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Cortex Issue During FOSDEM 2018

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on Feb 12, 2018

This year Kausal hosted FOSDEM’s Prometheus data on our dev instance. Sure enough, there was an issue that we discuss in this blog post. Kausal’s backend timeseries store runs on Cortex, a multitenant, horizontally scalable Prometheus. Hence this post-mortem is also a good resource on operating Cortex.


After the link to the FOSDEM Prometheus dashboard was tweeted, queries from the dashboard’s proxy took more than 10 seconds or returned with an error.

Tweets to FOSDEM dashboard

QPS to FOSDEM dashboard


Over the course of an hour ca. 2500 queries (33%) returned with an error [1] and ca. 2000 queries (27%) took longer than 10 seconds [2]. Total requests during that hour were 7500 [3]. The production instance was unaffected.

Root Causes

Repeated medium range queries (6h) hit an underprovisioned Querier service. Some Querier processes were OOM’ing. Furthermore, caches were ineffective because their timeout was too low (100ms).


Increased load after the link to the FOSDEM dashboard was tweeted on Saturday afternoon (2018-02-03T14:40:00Z).


  • Increased Querier replicas from 3 to 4
  • Doubled Querier memory quota to 600MB
  • Increase Memcache timeout to 10s


The FOSDEM NOC informed us that some queries were taking long or producing errors (500s as seen by Grafana instrumentation [4]). Latency warnings started appearing in the Slack monitoring channel. Nobody was paged (by design–we don’t page for alerts on the dev instance).

Action Items

Lessons Learned

What went well:

  • Editing the resource allocations with Ksonnet and applying the changes to the cluster.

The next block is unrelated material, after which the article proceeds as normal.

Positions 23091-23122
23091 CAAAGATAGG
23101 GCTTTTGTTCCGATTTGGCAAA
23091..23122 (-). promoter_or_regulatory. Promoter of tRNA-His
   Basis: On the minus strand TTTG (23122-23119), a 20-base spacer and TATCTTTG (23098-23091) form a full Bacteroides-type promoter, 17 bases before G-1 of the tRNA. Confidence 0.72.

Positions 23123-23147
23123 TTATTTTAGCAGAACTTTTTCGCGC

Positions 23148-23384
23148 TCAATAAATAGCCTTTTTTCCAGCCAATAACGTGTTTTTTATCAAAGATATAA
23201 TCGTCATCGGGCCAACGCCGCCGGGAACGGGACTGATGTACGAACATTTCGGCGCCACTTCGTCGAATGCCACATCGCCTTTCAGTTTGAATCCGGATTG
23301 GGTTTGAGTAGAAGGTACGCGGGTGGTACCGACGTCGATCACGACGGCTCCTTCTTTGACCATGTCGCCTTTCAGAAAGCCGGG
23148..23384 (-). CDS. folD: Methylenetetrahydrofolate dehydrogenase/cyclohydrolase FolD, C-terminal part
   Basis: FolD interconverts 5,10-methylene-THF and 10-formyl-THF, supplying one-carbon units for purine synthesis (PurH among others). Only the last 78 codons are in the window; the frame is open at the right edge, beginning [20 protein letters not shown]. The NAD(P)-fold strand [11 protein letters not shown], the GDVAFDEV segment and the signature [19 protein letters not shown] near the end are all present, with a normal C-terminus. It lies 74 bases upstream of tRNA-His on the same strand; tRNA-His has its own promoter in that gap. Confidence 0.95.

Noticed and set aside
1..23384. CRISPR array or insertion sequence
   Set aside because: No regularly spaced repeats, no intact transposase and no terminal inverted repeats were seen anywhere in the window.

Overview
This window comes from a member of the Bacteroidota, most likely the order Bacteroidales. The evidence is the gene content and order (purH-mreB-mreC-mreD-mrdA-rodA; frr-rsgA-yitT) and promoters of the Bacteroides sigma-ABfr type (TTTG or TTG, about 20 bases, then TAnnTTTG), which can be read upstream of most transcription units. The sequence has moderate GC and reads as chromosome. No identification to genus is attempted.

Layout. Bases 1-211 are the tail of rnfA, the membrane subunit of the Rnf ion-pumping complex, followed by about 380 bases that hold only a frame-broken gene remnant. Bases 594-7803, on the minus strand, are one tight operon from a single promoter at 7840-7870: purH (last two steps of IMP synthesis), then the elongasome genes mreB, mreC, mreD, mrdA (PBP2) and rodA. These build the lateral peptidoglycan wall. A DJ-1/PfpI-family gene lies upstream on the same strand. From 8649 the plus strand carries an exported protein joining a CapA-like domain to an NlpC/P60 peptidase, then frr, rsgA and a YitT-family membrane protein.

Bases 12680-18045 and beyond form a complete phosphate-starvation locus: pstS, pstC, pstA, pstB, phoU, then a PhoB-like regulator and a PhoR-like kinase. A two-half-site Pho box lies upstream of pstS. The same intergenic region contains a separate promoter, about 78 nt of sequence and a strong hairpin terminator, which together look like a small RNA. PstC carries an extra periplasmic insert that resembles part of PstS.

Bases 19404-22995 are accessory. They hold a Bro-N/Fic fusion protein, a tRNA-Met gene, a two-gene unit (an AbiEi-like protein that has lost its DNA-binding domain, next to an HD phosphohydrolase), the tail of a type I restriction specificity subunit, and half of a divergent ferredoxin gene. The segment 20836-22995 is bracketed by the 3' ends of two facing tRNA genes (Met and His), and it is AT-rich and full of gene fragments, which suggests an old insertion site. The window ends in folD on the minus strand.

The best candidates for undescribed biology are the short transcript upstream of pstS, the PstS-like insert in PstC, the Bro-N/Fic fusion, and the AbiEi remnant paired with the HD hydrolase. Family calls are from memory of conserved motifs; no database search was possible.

• Cortex’ architecture (separate ingestion, query and caching microsevices) allowed us to scale up the read path relatively risk-free, without impacting the write path. As the query services are stateless and ephemeral, restarting them to increase their resources provisioning was also easy.
  • “Cortex Reads” hierarchical dashboard showed all parts well [5]

What went wrong:

  • The dev instance alerting is not configured to send out pages, all alert notifications just go to Slack, this is by design as we don’t want to wake the team up for non-paying customers. But perhaps we could consider alerting during working hours?
  • The unallocated resources of the dev instance were not enough to bring the latencies down.
  • The 99th percentile was difficult to determine since the top bucket was set to 10 seconds (see Frontend average latency piercing through the 99th percentile in [5]).

Where we got lucky:

  • We still had unallocated node resources left on the cluster.


2018-02-03 (all times UTC)

  • 06:29 First samples received from FOSDEM.
  • 13:06 Carl Bergquist from Grafana tweets the dashboard URL.
  • 14:38 Slack channel alerts on high latencies for the read path on the dev instance.
  • 14:40 The FOSDEM account on Twitter tweeted the dashboard URL.
  • 14:50 NOC reports seeing 500s and reaches out to Tom
  • 14:59 Slack channel alerts on failing queries on dev instance.
  • 15:21 Increased Querier replicas from 3 to 4 and doubled Querier memory quota
  • 15:24 Slack channel receives alert resolution for failing queries.
  • 19:33 Slack channel receives alert resolution for high latency queries.

Supporting Information

Some of these links need Kausal credentials.


Cortex Read Path

Dashboard in browser
  -> Grafana server
    -> Frontend (Edge)
      -> Querier -> Memcache
        -> Ingester
          -> Big Table


Querier logs were showing OOM exceptions.


[1] sum(request_duration_seconds_count{job=“dev/frontend”,route=“prom_api”,status_code=~“200|500”}) by (status_code)

[2] sum(request_duration_seconds_count{job=“dev/frontend”,route=“prom_api”,status_code=~“2..”}) - sum(request_duration_seconds_bucket{job=“dev/frontend”,route=“prom_api”,status_code=~“2..”,le=“10”})

[3] sum(request_duration_seconds_count{job=“dev/frontend”,route=“prom_api”,status_code=~“200|500”})

[4] sum(rate(http_request_total{handler=“/datasources/proxy/:id/*“,statuscode=~“200|500”}[5m])) by (statuscode)


[5] Cortex Reads (needs login)

Cortex Reads dashboard

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